Picture Perfect Posture Program Part I
Poor Posture - How Does it Happen?
Often, poor posture develops because of accidents or falls; things that may be out of your control. However, bad posture can also develop from environmental factors or bad habits.
This means that you have control!
Active Health Chiropractic understands posture-related problems These problems are increasing and
can be seen in:
1) As a society, studies have shown that adults over 18 spend a little over 3 hours on their phones and devices. However bad this is, it pales in comparison to those between the ages of 8 and 18. Their average time per day is 7.5 hours. The more you lean your head forward to look, the more stress you put on your neck muscles and posture.
2) Those who sit at a desk for 8 hours a day. This has increased over time as Covid-19 confined workers to their home.
3) Those who drive for a living. Hours upon hours, truck drivers lose good posture as they bring the goods to our local stores. Luckily, the Department of Transportation (DOT) puts out regulations and medical exams in attempts to help thwart the time spent driving. However, they are still allowed to drive 14 hours before a mandatory extended break.
Good Posture is Good Health
We're a health conscious society today and good posture is a part of it. Active Health Chiropractic knows that good posture means your bones are properly aligned and your muscles, joints and ligaments can work as nature intended. It means your vital organs are in the right position and can function at peak efficiency. Good posture helps contribute to the normal functioning of the nervous system.
Without good posture, your overall health and total efficiency may be compromised. Because the long-term effects of poor posture can affect bodily systems. DOT drivers know this includes things such as digestion, elimination, breathing, muscles, joints and ligaments. A person who has poor posture may often be tired or unable to work efficiently or move properly.
Even for younger people, how you carry yourself when working, relaxing or playing can have big effects. Did you know that just fifteen minutes reading or typing when using the wrong positions exhausts the muscles of your neck, shoulders and upper back?
Poor Posture and Pain
A lifetime of poor posture can start a progression of symptoms in the average adult. It can start with...
Fatigue - your muscles have to work hard just to hold you up if you have poor posture. You waste energy just moving, leaving you without the extra energy you need to feel good.
Tight, achy muscles in the neck, back, arms and legs - by this stage, there may be a change in your muscles and ligaments and you may have a stiff, tight painful feeling. Active Health Chiropractic knows that more than 80% of the neck and back problems are the result of tight, achy muscles brought on by years of bad posture.
Joint stiffness and pain - at risk for "wear and tear" arthritis, or what is termed degenerative osteoarthritis. Poor posture and limited mobility increase the likelihood of this condition in later years.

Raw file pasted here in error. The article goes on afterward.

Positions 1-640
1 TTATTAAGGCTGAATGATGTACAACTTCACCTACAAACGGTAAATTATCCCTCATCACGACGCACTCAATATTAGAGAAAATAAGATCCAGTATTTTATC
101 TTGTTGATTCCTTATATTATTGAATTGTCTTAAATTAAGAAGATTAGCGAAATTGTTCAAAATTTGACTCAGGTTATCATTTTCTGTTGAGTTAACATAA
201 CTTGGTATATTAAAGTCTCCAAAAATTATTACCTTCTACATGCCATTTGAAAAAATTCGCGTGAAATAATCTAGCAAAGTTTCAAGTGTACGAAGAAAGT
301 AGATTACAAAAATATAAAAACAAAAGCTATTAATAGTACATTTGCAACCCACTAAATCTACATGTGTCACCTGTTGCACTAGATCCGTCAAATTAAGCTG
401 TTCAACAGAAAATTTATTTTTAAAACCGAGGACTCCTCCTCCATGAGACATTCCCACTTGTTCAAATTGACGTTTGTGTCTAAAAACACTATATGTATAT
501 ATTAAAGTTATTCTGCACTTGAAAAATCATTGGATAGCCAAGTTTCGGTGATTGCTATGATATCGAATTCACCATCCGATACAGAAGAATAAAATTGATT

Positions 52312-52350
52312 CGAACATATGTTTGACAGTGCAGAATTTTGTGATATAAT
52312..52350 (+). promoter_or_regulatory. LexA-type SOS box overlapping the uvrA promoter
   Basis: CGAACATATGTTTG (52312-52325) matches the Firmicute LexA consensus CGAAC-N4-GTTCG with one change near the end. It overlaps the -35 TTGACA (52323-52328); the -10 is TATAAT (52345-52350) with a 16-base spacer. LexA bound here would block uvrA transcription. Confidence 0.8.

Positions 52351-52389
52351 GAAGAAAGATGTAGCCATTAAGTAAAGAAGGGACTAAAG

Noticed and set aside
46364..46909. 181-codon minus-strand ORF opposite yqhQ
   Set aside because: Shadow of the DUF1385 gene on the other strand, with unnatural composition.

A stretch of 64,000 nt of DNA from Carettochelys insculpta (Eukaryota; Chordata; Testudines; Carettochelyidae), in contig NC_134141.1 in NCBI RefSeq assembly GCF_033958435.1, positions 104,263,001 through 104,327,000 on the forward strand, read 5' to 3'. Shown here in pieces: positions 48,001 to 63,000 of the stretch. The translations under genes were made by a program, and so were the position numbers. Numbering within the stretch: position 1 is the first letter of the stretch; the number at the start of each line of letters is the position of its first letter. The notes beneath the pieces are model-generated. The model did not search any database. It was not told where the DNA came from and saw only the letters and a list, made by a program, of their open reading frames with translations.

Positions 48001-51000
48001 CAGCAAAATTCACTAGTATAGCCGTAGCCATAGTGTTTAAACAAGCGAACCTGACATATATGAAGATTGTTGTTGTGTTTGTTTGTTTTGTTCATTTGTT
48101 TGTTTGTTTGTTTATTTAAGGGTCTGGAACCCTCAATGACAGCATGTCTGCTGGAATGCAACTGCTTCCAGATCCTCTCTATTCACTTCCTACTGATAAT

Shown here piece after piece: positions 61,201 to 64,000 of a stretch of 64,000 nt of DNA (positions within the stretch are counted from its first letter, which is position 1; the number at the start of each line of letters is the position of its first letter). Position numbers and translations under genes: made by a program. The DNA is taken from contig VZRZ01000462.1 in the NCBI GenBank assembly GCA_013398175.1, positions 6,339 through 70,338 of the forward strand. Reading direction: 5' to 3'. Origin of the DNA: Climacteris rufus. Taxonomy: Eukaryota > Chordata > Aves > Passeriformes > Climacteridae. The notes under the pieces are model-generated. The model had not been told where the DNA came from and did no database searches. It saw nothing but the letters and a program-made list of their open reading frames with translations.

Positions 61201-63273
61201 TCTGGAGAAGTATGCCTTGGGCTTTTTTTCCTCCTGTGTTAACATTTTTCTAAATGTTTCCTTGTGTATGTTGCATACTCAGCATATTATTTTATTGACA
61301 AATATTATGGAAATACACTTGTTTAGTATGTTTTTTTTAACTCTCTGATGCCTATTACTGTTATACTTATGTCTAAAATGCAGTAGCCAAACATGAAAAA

Self-Test for Posture Problems
The Wall Test - Stand with the back of your head touching the wall and your heels six inches from the baseboard. With your booty touching the wall, check the distance with your hand between your lower back and the wall, and your neck and the wall. If you can get within an inch or two at the low back and two inches at the neck, you are close to having excellent posture. If not, your posture may need professional attention to restore the normal curves of your spine.
The Mirror Test -
Front view Stand facing a full length mirror and check to see if:
1) Your shoulders are level
2) Your head is straight
3) The spaces between your arms and sides seem equal
4) Your hips are level, your kneecaps face straight ahead
5) Your ankles are straight.
Side View (This is much easier to do with the help of another, or by taking a photo) Check for the following:
1) Head is erect, not slumping forward or backwards
2) Chin is parallel to the floor, not tilting up or down
3) Shoulders are in line with ears, not drooping forward or pulled back
4) Stomach is flat
5) Knees are straight
6) Lower back has a slightly forward curve (not too flat or not curved too much forward, creating a hollow back)
The 'Jump' Test -
Feel the muscles of your neck and shoulders. Do you find areas that are tender and sensitive? Are the buttock muscles sore when you apply pressure? What about the chest muscles?
Lifestyle Tips from Active Health Chiropractic for Lifelong Good Posture
1) Keep your weight down - excess weight, especially around the middle, pulls on the back, weakening stomach muscles.
2) Develop a regular program of exercise - regular exercise keeps you flexible and helps tone your muscles to support proper posture.
3) Buy good bedding - a firm mattress will support the spine and help maintain the same shape as a person with good upright posture.
4) Pay attention to injuries from bumps, falls and jars - injuries in youth may cause growth abnormalities or postural adaptations to the injury or pain that can show up later in life.
5) Have your eyes examined - a vision problem can affect the way you carry yourself as well as cause eye strain.
6) Be conscious of where you work - is your chair high enough to fit your desk? Do you need a footrest to keep pressure off your legs?
NEXT MONTH, ACTIVE HEALTH CHIROPRACTIC WILL DISCUSS WHAT GOOD POSTURE LOOKS LIKE!